• Gain and bass response: changing R9 from 390 to a lower value will raise gain and add bass content, while a higher value will reduce the gain

In order to apply this valuable information to modify a FW3 and find our personal tone, we need to map these components to those found in the BOSS PCB. I didn’t fight with the true bypass mod because I like the BOSS buffer, and it is useful for me in most situations.

From the schematics:


Mod Cry Baby (GCB-95) FW3
Gain R9 R6
Sweep range C5 C12
Mids response R1 R4

See below the pictures for FW3 pedal PCB. In the top picture I have marked these components in the board.


Which values to choose depends a lot on your personal preferences. I have experimented with some values and ended choosing these ones:

  • R4 (Mids): 2.2K, gives some more mids content.
  • C12 (Sweep range): .022uF, lowers the sweep range in the frequency spectrum, giving a very pronounced WOOOO effect in the lower frequencies end.
  • R6 (Gain): 390. It lowers the gain a bit, making it more even with the effect not engaged

These values give a very personal tone to the FW3 wah. Even placed before dirt, the effect is very pronounced and significantly different from the original, specially in the lower end of the sweep range.

In a next post I will try to record the sound of the modified pedal.

I’m planning to add some pots in the future to regulate the mids and gain, and even a selector to change among different values for C12. The unit has space in the panel to place the pots and enough space inside to place another two PCBs, so I think it is a perfect platform to play around a bit.


POP: Autoovation feature

Now POP has a new feature, that I call “autoovation”. You start playing with your favorite effect, and when you stop playing, sometimes, if the pedal likes your performance, you hear an ovation from a digital audience.

Autoovation is made basically by detecting audio activity in input, then waiting for silence and playing a file randomly from a list of mp3 recorded ovations. For audio detection, silentjack ( was used (thanks Nicholas J Humfrey for your work and for letting me add a feature to your code).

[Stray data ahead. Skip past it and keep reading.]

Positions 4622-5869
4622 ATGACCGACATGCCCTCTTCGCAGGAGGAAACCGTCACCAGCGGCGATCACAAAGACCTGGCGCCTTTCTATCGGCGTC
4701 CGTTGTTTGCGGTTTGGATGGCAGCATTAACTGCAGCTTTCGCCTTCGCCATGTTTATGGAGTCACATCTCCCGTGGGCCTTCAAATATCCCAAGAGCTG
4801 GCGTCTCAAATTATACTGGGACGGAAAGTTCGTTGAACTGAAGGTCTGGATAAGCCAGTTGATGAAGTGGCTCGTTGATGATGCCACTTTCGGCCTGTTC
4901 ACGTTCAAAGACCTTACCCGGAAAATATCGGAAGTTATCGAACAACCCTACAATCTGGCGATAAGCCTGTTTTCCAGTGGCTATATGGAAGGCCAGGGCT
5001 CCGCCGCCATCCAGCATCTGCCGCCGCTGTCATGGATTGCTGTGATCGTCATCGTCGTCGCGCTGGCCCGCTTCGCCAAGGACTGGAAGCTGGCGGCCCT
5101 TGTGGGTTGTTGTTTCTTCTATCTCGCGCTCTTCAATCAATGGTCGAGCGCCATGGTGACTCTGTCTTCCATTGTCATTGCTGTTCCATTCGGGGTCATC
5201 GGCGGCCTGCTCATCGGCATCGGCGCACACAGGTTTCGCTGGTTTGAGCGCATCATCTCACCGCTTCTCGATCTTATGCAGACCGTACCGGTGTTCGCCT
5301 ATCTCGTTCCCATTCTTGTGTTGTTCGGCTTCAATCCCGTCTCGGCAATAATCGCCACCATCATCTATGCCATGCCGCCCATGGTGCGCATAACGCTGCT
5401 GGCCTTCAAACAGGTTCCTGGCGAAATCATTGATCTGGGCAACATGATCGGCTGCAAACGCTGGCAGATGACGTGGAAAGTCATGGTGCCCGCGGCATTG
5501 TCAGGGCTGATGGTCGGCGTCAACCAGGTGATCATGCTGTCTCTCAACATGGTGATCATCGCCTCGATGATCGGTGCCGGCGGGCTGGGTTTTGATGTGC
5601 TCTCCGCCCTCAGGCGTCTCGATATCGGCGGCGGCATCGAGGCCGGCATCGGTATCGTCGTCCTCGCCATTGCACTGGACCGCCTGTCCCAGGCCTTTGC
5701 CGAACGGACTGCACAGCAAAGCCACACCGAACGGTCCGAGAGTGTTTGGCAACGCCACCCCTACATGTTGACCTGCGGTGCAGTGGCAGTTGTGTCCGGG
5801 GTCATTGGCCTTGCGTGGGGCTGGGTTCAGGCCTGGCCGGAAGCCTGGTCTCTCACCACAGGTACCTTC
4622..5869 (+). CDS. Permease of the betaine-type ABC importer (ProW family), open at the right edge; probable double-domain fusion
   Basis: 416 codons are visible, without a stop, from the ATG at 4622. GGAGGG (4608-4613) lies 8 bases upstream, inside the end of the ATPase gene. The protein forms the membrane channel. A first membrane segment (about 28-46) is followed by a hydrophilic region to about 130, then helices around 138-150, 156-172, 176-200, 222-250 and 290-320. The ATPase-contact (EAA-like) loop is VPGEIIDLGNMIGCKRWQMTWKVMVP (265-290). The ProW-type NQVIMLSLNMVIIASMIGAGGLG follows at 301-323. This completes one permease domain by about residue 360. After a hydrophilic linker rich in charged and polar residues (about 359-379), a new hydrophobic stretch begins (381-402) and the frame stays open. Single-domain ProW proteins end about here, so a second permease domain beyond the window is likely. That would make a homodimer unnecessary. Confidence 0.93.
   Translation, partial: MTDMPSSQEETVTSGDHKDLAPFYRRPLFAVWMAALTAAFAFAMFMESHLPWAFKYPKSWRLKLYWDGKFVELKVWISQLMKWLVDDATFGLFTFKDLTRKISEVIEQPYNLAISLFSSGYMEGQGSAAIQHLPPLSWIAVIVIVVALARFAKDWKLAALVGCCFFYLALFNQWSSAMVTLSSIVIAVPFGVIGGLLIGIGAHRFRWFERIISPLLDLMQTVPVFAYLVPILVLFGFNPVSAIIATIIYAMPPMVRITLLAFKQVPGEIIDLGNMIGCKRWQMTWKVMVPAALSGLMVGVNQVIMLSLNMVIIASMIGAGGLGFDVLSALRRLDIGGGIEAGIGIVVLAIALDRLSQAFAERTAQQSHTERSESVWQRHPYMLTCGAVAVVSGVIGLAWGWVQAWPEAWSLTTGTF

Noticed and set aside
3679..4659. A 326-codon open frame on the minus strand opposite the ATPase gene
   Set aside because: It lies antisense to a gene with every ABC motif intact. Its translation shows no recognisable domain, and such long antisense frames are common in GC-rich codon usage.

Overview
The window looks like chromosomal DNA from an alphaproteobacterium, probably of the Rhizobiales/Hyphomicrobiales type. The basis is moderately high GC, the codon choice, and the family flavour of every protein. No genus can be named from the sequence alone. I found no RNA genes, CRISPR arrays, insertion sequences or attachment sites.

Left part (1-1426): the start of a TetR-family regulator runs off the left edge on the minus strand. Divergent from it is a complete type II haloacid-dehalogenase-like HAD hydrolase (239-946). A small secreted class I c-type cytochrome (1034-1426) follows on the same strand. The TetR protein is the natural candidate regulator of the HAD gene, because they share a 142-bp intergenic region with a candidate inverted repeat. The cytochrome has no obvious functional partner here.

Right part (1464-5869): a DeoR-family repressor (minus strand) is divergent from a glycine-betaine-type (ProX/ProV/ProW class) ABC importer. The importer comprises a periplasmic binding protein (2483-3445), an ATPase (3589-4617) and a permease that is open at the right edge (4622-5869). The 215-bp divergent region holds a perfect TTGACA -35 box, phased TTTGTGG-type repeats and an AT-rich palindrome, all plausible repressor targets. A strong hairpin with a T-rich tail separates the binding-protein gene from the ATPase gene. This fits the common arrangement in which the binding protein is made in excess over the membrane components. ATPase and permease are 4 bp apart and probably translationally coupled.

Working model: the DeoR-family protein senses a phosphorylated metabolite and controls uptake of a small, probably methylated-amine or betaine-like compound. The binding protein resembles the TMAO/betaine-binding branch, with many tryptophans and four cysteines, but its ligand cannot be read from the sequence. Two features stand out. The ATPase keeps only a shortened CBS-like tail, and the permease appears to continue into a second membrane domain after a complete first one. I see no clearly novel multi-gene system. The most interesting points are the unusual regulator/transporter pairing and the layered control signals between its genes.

This feature is just a joke, of course, but gives an idea of the kind of things that can be done with a device like this one. Think about things like backing tracks, automated rythm boxes, etc.

POP: noise reduced and schematics uploaded

After cabling audio internally with shielded wires, and solving a grounding problem in the input jack, noise has been reduced drastically when working from battery. There is still an annoying computing noise when connected to an external 9V power supply. I am going to put a removable ferrite bead, still waiting for the parcel to arrive.

I have also finished schematics for the project, that have been uploaded to



Next steps:

  • Trying with ferrite bead
  • Adjusting output volume, too high right now
  • Giving a function to second switch, maybe fast reset for changing mode quickly
  • Reducing latency
  • Creating new effects: some ideas:
    • dubbler
    • auto-ovation: just for fun, when you stop playing, simulate an audience ovation, just like in ¬†“Blues Deluxe”, from Jeff Beck Group
    • tremolo,¬†phaser, etc.

POP: Programmable Open Pedal, first test

First recordings of POP through a Fender Blues Deluxe 40W AB tube amplifier. Camera is a GO Pro HERO. The amplifier is looking towards the wall in order to save our ears. Guitar is a Yamaha Revstar 420, I love it.


Sound quality looks promising, though still I can hear some computing noise, specially when configuring a compressor or a distortion/overdrive. When using delay type effects, or reverb, noise is quite bearable.

I am using a 512 bytes buffer, and getting around 20ms of latency, still too much.

Some more research is needed to get the best from this unit, keeping in mind the limitations: CHIP board works at 1GHz, and sound card is integrated in the SoC, as long as I know.

Stay alert for new tests.

I have also still to publish some documentation about the project. More details can be found here:

Please leave any feedback you consider relevant or funny.

POP: Programmable Open Pedal

What is POP?


This is my most recent project. Based upon the C.H.I.P. board form Next Thing Co, I have built a stompbox guitar digital pedal. These are its main features:

  • stereo output
  • true bypass
  • standard 9v input